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  • Article

    Making the Cut

    No one gets out of Kara Walker's world alive, not even the artist. In one of her characteristic, nearly life-size black silhouettes in cut paper, a naked black girl kneels to suck the cock of a white slaver. We're already in deep water. He has the cl...

    by Jerry Saltz on November 24, 1998
  • Article

    Elsewhere

    Tourism and photography grew up together in the 19th century, and since then have been bound in codependency. The camera became the traveler's constant companion, while in the new metropolises, photographs of far-off places fed people's desire to be ...

    by Leslie Camhi on November 24, 1998
  • A Touch of Evil

    Article

    A Touch of Evil

    The title of Giles Foden's first novel refers to Idi Amin, dictator of the central African nation of Uganda from 1971 until the Tanzanian army, and his own people, drove him from power in 1979. According to Foden's account which seems, in many of it...

    by A.O. Scott on November 24, 1998
  • Article

    The Times Square Story

    Audaciously cramming the whole gloriously cruddy mythology into a swift few pages, The Times Square Story is a site-specific sideshow to The Phantom Empire, poet-essayist Geoffrey O'Brien's entrancing reverie on the ways movies unspool in the unconsc...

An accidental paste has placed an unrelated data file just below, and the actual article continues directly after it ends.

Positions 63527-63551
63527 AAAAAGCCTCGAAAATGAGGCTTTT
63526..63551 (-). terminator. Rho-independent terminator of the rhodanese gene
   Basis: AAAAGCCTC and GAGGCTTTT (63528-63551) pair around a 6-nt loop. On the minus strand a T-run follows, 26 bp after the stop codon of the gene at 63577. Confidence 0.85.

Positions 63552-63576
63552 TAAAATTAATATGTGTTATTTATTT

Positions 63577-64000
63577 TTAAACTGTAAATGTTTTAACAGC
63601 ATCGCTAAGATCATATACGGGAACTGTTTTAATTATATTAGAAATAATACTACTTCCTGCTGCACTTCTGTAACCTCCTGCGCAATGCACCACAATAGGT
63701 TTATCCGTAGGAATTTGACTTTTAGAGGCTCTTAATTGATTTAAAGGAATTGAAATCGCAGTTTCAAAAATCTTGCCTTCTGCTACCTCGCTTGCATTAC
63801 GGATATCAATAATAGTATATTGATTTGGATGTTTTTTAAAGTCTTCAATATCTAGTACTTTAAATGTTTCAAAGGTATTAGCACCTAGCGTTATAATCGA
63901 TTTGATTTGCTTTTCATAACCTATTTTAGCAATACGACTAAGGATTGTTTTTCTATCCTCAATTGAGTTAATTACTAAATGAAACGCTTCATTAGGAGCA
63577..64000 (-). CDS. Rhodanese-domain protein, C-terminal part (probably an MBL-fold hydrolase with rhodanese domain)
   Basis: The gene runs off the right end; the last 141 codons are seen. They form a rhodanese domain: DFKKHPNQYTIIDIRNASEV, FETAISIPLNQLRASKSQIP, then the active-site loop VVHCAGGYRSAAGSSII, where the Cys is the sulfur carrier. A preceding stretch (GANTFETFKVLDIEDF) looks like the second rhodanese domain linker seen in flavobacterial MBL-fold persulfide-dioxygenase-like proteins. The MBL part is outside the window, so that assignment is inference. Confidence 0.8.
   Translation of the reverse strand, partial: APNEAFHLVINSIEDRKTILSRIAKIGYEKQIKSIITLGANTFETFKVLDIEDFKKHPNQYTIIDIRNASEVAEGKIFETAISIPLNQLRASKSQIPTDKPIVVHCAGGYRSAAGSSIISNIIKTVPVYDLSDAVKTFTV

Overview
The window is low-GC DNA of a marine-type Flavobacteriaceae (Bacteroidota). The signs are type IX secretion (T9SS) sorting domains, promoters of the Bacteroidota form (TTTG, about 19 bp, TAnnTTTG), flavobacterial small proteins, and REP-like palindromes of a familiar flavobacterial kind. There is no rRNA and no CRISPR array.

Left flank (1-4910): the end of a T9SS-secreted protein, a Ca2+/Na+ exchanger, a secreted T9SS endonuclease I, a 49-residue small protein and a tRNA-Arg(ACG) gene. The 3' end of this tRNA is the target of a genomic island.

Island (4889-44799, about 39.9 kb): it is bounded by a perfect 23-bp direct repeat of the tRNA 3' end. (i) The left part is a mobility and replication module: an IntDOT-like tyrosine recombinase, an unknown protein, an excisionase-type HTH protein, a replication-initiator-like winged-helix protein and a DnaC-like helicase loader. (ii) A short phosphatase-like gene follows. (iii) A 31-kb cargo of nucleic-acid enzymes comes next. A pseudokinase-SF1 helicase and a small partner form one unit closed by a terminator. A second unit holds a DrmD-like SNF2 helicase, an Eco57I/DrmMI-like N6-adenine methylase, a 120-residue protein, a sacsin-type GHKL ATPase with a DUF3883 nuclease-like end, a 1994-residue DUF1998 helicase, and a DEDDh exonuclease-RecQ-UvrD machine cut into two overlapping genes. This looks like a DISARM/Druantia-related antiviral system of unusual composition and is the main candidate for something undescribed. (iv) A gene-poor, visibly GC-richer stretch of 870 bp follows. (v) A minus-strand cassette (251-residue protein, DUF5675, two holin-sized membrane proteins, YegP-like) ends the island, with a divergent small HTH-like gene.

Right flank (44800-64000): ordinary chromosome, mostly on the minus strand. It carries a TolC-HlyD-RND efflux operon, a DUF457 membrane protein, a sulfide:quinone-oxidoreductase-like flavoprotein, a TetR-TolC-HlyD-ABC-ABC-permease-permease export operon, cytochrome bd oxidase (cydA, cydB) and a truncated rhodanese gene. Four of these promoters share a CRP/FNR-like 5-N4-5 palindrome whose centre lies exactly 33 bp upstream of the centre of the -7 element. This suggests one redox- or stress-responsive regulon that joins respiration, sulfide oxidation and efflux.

by Alyssa Katz on November 24, 1998
  • Pick a Rescue

    Article

    Pick a Rescue

    Broadway playgoers, unite. Throw away your overpriced tickets and head downtown to the Irish Rep; you have nothing to lose but your boredom. Next to the shabby, ugly, dreary procession of Uptown diversions, the works of Dionysius Lardner Boucicault, ...

    by Michael Feingold on November 24, 1998
  • Article

    Blight in August

    What do you get when a distinguished Southern novelist takes to playwriting? Feisty eccentrics and dreamy loners, down-home repartee, prophetic dreams and some of the clunkiest exposition this side of a French maid with a feather duster. Reynol...

    by Francine Russo on November 24, 1998
  • Article

    Being There

    Like a matador or a lion tamer, Margarita Guergu has made a career of flirting with beasts. Her knack for evoking psychic terror and knowing just when to step out of harm's way led to a Bessie in 1990. Yet lately the Barcelona-born choreographer has...

    by Christopher Reardon on November 17, 1998